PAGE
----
Manufacturing sector growth constrained by Covid-19, surging costs: IHS Markit

IHS Markit is a world leader in critical information, analytics and solutions for major industries and markets
IHS Markit is a world leader in critical information, analytics and solutions for major industries and markets

New Delhi [India], Sep 1 (ANI): Growth of manufacturing production in India was curbed in August by the pandemic and rising input costs, according to the latest IHS Markit Manufacturing PMI released on Wednesday.

A softer upturn in sales led companies to pause their hiring efforts with business confidence dampened by concerns surrounding the damaging impact of Covid-19 on demand and firms' finances.

However, with order books still expanding and businesses retaining optimistic growth projections, stock-building efforts continued and additional materials were bought.

On the price front, a softer but still sharp rise in input costs underpinned a quicker increase in charges.

Registering 52.3 in August, the seasonally adjusted IHS Markit India Manufacturing Purchasing Managers' Index (PMI) pointed to an improvement in overall operating conditions for the second straight month.

The headline figure was down from 55.3 in July, indicating a softer rate of growth that was subdued in the context of historical survey data.

Manufacturing production increased for the second straight month in August amid reports of improved sales and demand. However, growth was curbed by the pandemic and elevated price pressures.

The overall rate of expansion was modest and below its long-run average. New orders also rose for the second straight month, and at a softer pace.

Some firms suggested that favourable market conditions and fruitful advertising boosted demand for their goods. Others noted that sales fell due to the pandemic.

August data pointed to back-to-back increases in new export orders, but here too growth lost momentum. The pace of expansion was only marginal.

Indian manufacturers signalled another monthly rise in cost burdens, thereby taking the current stretch of inflation to 13 months. The rate of increase softened, but remained elevated by historical standards.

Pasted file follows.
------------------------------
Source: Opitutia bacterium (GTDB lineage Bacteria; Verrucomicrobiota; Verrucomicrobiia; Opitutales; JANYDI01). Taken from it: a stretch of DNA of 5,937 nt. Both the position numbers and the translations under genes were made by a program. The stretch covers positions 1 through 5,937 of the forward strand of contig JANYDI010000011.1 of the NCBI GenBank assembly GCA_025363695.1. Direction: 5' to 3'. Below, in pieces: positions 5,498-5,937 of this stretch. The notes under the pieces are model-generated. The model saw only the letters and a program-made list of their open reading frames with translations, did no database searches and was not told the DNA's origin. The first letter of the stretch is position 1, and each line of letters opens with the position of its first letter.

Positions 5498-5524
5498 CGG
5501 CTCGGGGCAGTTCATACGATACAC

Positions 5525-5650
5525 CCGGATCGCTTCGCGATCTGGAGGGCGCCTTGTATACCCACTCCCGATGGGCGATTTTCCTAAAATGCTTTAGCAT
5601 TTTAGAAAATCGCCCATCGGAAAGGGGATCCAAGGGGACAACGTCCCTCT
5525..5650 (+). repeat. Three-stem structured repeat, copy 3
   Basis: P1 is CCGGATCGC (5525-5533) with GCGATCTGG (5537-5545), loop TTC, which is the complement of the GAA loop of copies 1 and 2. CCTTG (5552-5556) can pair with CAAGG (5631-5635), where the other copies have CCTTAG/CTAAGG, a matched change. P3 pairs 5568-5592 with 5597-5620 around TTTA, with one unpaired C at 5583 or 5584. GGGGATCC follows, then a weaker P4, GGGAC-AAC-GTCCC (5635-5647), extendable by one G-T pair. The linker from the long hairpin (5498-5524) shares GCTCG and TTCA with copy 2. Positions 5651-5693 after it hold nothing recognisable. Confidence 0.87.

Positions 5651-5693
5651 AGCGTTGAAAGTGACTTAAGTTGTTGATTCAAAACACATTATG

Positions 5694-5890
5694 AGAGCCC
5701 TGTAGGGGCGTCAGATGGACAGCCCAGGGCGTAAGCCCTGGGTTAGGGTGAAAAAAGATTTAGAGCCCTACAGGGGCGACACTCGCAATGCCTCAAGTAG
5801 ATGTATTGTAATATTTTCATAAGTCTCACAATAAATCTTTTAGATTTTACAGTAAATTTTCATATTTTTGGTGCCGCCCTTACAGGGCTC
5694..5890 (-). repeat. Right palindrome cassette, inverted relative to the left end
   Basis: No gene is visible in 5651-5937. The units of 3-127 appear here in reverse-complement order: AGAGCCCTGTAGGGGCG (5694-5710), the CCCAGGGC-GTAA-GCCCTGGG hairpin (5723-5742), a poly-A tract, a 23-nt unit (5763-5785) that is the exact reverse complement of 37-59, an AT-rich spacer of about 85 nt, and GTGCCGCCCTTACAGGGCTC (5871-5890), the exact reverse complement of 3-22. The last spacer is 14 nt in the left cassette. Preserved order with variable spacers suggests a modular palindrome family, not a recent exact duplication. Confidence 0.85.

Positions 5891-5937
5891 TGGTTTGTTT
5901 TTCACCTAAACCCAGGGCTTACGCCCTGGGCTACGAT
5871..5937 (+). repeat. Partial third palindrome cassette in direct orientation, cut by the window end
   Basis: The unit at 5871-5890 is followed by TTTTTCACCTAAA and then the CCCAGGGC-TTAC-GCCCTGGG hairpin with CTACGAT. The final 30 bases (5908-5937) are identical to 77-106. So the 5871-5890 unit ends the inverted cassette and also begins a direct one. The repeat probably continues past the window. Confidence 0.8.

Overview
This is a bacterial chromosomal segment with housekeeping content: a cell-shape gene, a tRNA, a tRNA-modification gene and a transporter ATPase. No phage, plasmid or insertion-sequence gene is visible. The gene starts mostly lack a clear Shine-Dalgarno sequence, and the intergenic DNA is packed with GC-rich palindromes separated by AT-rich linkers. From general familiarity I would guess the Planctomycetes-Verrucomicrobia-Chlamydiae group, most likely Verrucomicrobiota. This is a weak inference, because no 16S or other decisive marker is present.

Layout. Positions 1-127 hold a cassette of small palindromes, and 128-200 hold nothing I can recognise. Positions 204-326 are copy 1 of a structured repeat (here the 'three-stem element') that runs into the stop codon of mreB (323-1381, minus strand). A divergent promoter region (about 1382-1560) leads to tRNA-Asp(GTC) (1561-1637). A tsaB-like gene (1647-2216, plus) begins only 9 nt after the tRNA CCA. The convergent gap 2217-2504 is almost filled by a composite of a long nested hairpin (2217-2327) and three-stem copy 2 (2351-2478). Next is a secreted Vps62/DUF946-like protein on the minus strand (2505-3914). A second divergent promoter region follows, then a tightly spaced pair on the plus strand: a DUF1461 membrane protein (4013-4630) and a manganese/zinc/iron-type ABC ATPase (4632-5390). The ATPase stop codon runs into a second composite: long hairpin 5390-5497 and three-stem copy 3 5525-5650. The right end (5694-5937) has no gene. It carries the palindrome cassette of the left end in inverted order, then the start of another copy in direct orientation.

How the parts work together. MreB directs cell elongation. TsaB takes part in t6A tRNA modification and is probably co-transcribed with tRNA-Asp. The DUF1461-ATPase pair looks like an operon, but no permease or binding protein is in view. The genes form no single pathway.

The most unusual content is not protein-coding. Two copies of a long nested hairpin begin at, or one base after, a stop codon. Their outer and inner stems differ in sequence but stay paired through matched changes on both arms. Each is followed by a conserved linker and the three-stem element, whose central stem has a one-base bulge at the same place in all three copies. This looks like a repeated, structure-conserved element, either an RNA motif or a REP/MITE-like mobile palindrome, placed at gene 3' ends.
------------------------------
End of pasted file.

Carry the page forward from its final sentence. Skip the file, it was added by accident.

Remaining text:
Cost pressures were linked by survey members to raw material scarcity and transportation problems. Manufactures passed part of the additional cost burden on to clients by lifting their fees.

The rate of inflation quickened to a three-month high, but was below that seen for input costs.

Pollyanna De Lima, Economics Associate Director at IHS Markit, said charges levied by manufacturers rose as some firms shared part of their additional cost burdens with clients, although to a lesser degree than selling prices.

Input prices increased sharply, due to strong competition for scarce raw materials and transportation issues.

"Uncertainty regarding growth prospects, spare capacity and efforts to keep a lid on expenses led to a hiring freeze in August, following the first upturn in employment for 16 months in July," she said.

The IHS Markit India Manufacturing PMI is compiled from responses to questionnaires sent to purchasing managers in a panel of around 400 manufacturers. The panel is stratified by detailed sector and company workforce size based on contributions to GDP.

IHS Markit is a world leader in critical information, analytics and solutions for the major industries and markets that drive economies worldwide. The company delivers next-generation information, analytics and solutions to customers in business, finance and government. (ANI)

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